|Stem cells in umbilical cord blood|
Three recent news stories have highlighted ethical shortcomings in the stem cell industry.
First, an investigation by the British newspaper The Times revealed that hundreds of parents have spent large amounts of money sending their ill children to China in order to receive unproven stem cell treatments. One leading scientist said, "I would go as far as saying that this is child abuse.” The paper's research comes after BIONET, a coalition of Chinese and European researchers, issued a statement calling for greater scrutiny of stem cell tourism to China.
Second, a federal regulatory agency here in the US is accusing a stem cell company of misrepresenting a product's state of testing. An attorney for the Securities and Exchange Commission says that CellCyte "really tried to take advantage of the hype over stem cells to give the false impression that they were on the verge of clinical trials when really it was just an early stage project that was going to require years of additional research and testing."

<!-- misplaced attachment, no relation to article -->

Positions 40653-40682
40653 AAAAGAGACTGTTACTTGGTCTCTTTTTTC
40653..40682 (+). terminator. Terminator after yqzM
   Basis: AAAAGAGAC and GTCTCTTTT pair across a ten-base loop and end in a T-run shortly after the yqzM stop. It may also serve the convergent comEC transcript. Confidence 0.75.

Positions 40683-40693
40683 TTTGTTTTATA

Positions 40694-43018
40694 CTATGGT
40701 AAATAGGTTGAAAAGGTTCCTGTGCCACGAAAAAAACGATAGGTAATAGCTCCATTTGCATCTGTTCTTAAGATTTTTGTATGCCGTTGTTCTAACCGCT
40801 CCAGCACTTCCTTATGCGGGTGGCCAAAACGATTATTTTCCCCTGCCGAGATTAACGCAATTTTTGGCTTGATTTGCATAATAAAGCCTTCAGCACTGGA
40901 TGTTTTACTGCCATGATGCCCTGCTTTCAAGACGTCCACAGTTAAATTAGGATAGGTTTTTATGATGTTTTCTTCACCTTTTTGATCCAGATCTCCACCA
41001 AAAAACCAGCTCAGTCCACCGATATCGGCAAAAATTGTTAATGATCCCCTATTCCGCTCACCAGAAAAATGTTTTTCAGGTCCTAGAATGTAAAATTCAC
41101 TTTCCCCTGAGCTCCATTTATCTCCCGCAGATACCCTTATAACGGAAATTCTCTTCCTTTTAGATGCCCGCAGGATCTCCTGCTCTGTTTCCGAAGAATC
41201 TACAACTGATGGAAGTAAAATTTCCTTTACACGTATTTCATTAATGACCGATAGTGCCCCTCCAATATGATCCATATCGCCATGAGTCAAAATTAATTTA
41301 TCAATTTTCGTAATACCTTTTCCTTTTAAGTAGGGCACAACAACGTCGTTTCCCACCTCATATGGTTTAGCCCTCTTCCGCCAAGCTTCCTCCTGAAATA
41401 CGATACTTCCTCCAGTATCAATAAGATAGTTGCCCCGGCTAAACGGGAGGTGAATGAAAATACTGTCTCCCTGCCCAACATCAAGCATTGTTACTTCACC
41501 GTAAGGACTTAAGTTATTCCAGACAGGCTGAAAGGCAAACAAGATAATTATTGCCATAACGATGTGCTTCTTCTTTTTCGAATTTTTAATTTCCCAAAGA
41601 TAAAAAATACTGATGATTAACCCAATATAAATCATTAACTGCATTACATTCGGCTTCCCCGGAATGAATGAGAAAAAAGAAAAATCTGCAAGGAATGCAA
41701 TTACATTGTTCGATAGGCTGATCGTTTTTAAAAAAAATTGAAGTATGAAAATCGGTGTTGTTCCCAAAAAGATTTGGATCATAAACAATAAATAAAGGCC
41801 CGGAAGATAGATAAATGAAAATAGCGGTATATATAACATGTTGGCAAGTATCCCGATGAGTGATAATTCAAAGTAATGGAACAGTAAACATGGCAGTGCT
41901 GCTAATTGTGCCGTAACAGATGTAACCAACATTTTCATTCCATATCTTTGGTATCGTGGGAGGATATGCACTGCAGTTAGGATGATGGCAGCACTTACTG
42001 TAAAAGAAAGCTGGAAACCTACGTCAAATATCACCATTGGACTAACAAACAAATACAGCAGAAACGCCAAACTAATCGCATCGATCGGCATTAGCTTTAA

And last month, New Scientist discovered recycled images in papers from The Stem Cell Institute of the University of Minnesota. This comes on top of previous revelations (1, 2) of scientific misconduct at the Institute.
Anecdotal evidence implies that stem cell research harbors a disproportionate share of hucksterism, misrepresentation, and outright lies. The much-hyped climate, fueled by the flames of politics, may permit more shenanigans.
Posted in Biotech & Pharma, Jesse Reynolds's Blog Posts, Stem Cell Research
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